California moving toward awarding $1.65 billion hi-speed rail contract

Written by David C. Lester, Managing Editor
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Although the California hi-speed rail project has had a bumpy ride so far, state officials are on track to award a $1.65 billion contract to design and construct the tracks and system for the first segment of the line.

The scope of the contract would include designing and building rail infrastructure along 119 miles in the Central Valley as well as maintaining it for up to 30 years.  Bidding is open to U.S. and international companies.  A U.S. subsidiary of the German rail company Deutsche Bahn AG has already been awarded a $30 million contract for the early operation of the trains.

While the $1.65 billion is just a drop in the bucket for the $79 billion it’s estimated to cost to build a high-speed rail line between San Francisco and Los Angeles, the winner of the contract would design and build all of the necessary infrastructure, including track and systems, signal systems, automatic and positive train control, along with platforms, overhead electrification systems and voltage stations.  The state has already begun work on civil projects in the Central Valley, including new viaducts and separating roadways from areas for track necessary to prepare for the complete system.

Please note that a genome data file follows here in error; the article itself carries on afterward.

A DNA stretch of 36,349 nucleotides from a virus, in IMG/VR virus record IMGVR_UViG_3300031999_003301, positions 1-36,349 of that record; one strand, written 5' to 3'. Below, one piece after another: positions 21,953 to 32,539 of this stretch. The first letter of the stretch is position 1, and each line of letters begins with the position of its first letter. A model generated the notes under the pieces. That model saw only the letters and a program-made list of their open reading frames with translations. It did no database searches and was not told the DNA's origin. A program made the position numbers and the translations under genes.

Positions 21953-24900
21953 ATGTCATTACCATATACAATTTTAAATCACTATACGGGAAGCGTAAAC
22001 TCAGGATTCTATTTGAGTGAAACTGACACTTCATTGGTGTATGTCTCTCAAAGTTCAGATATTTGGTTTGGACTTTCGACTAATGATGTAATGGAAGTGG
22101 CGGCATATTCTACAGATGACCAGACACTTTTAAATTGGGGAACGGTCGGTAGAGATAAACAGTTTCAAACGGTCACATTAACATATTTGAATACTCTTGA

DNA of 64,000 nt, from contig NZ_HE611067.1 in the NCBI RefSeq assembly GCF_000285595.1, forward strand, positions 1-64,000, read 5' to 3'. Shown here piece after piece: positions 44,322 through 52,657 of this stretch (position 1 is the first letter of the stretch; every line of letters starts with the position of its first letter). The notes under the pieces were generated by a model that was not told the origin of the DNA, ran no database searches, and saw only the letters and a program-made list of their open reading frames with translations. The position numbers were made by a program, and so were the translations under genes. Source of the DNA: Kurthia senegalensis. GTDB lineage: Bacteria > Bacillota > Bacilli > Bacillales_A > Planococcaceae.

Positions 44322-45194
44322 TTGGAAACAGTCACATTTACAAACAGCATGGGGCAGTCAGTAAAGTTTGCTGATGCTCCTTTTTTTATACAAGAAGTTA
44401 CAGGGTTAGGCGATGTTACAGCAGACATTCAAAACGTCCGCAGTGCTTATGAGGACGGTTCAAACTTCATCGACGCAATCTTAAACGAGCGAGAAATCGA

California’s goal is to finish the track between the Central Valley and San Francisco before building toward Los Angeles.  According to Frank Vacca, the project’s chief program manager, the winner of the contract to build the 119 miles in the Central Valley would likely win similar contracts for the entire system from Bakersfield to San Francisco. “This contract envisions the successful bidder is guaranteed Bakersfield to San Francisco,” he said.


For the state to meet a 2022 deadline associated with a funding agreement it has with the federal government, parts of the contract are essential.  The Trump administration and California are in the middle of a legal fight over the money after the administration pulled almost $1 billion in federal money earmarked for the project.

Companies that have already signed contracts for other parts of the hi-speed rail project could be prevented from competing for this project under certain conflict of interest issues.  Board member Daniel Curtin is concerned about this. “Losing the experience of those who are building our project now on the grounds that that’s going to give them a heads up on the next part of the project actually sounds counterintuitive to me,” he said.

Vacca, the chief program manager, said those contractors could still be eligible for other elements of the project. He said the conflict of interest provisions are required by law.

Links in this article are to the website of KCRA-TV, the NBC affiliate in Sacramento.
Categories: Intercity, Passenger
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